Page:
Tell me if you have ever heard someone say something like this: I think the room is under-heating because the water is moving too fast through the baseboard. If I use a smaller pump or at least throttle down on the pump’s flow rate, the baseboard will start heating better.
I have heard this statement numerous times over the years from technicians that were having problems with their customer’s heating system. I guess you could reason that with the water moving so fast, it doesn’t have enough time while inside the baseboard to “give up” its heat.
So how do British Thermal Units (BTUs) in hot water give off their heat? There are three methods that govern heat transfer: thermal radiant, conduction and convection. Without getting too technical, the mode of heat transfer that we want to focus on with a baseboard system is convection.
Most people are aware of the convective nature of the air surrounding a baseboard. The hotter, lighter air wants to rise up and float into the room while the colder, heavier air wants to drop down towards the floor and move along towards the baseboard to replace the hotter air that has just floated up towards the ceiling. In the process, the hotter air is giving up its BTUs to the cooler surroundings.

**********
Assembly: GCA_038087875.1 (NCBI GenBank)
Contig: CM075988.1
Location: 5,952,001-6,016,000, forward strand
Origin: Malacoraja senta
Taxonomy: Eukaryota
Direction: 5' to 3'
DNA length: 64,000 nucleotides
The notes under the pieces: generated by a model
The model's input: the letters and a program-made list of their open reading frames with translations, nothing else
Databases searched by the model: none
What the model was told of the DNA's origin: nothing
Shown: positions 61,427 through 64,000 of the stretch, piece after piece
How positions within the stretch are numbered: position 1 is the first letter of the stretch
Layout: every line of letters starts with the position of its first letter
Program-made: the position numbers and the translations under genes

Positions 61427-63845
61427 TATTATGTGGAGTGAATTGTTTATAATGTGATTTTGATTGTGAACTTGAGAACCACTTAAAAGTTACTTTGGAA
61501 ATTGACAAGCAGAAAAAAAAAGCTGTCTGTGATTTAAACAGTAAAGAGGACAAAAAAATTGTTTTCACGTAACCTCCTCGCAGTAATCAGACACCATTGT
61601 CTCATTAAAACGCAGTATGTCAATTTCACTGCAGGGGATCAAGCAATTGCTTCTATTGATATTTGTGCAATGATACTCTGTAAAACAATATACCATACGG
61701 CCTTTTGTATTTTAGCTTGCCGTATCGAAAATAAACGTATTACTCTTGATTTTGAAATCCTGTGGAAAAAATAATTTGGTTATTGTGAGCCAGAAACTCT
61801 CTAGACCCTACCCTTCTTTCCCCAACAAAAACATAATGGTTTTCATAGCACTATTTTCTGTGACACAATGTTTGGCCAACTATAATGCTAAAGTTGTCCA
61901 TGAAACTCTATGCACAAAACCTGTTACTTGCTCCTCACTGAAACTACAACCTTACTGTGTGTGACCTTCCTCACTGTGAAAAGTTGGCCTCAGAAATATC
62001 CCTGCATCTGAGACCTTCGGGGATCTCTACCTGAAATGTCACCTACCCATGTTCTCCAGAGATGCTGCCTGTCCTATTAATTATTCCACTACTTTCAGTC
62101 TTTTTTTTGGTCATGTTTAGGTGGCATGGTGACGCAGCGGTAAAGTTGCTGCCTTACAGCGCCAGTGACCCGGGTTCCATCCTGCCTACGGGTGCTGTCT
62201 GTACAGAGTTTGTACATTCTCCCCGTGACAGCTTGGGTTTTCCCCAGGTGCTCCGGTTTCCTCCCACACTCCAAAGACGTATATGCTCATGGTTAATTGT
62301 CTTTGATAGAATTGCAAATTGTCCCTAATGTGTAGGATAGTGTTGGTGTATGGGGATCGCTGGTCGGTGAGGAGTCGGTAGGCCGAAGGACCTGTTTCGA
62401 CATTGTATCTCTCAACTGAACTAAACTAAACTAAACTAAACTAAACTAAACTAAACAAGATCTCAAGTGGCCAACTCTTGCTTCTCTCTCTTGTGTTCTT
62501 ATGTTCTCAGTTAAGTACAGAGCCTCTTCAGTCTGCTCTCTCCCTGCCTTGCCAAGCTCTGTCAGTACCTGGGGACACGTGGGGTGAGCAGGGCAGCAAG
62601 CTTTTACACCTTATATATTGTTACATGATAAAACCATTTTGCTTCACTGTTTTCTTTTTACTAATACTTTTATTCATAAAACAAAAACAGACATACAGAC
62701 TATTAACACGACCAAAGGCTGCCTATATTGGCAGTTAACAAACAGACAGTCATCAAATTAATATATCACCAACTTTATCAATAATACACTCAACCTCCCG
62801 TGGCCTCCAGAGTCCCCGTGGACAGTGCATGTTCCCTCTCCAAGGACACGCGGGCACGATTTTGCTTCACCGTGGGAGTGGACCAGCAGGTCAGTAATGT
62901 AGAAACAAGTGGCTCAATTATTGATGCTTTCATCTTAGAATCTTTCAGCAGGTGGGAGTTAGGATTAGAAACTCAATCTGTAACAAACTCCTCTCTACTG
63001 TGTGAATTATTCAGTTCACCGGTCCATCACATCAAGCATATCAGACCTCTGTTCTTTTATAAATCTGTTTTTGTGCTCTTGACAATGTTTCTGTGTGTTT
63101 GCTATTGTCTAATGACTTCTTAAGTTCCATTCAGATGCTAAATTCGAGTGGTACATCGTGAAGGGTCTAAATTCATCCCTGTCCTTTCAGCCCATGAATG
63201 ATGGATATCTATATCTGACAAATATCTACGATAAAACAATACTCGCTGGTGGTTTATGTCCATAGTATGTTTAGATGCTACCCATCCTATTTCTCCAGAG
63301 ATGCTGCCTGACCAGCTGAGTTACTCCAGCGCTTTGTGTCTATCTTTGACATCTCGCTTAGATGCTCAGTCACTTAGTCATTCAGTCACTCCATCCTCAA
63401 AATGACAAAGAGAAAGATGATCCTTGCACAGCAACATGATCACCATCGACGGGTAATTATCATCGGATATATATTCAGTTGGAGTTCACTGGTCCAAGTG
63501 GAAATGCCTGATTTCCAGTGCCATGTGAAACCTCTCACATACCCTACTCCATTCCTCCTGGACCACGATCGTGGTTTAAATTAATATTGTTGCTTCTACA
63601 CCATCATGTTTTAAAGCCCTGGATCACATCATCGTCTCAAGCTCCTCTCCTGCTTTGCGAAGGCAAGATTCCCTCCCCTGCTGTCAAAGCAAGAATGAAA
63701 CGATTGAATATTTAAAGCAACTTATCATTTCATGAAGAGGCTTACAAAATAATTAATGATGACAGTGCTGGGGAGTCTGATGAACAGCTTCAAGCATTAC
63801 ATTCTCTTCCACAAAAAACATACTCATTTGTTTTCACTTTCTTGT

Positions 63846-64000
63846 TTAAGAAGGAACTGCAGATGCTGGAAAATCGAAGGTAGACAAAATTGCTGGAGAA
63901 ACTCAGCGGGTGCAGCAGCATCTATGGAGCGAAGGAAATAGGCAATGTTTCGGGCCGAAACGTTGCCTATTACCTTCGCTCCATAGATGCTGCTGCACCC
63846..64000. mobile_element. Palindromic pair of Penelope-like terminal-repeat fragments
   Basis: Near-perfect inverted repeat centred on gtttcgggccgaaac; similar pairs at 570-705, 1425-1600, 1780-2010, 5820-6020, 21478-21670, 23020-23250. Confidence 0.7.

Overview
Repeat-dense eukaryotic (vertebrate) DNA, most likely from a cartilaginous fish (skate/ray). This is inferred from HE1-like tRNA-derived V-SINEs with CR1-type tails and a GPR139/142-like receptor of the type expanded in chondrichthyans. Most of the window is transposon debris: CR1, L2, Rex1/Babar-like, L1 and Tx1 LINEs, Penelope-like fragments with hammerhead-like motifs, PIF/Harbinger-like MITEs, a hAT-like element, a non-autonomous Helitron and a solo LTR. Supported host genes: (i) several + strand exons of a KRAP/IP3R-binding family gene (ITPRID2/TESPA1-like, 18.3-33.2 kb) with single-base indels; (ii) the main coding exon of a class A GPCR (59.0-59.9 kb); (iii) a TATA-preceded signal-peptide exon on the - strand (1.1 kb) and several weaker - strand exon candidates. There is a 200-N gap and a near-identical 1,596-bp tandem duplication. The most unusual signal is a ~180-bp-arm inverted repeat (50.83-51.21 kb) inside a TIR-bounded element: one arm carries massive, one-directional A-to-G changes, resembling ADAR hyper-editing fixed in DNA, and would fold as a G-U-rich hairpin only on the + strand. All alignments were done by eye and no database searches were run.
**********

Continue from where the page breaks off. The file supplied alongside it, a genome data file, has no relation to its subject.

However, before this can even happen, there is another convective occurrence that must take place—the hot water (fluid) flowing through the tubing has to give off its heat to the tubing wall. Therefore, before the baseboard can emit heat into the space, the heated stream of water must transfer its heat to the baseboard’s inner pipe wall by convection.
For convection to occur, there are three factors to consider:
- Surface contact area
- Temperature difference (between the water and the inside wall of the tubing) and
- The convection coefficient (which is calculated based upon the properties of the fluid, the surface area’s shape and the velocity of the fluid)
Instead of spending too much time with the math formulas, use your mind’s eye to visualize the following: as the stream of water is flowing through the baseboard, the outer edge of this stream is in direct contact with the tube’s inner wall. This “rubbing” against the wall creates drag, which means the water that is touching the inner wall of the tubing is moving slower than the “core” or inner stream. Because of this, the temperature of this outer layer of water becomes cooler than the inner stream. In fact, this drop in temperature impacts the rate of heat transfer—it slows it down.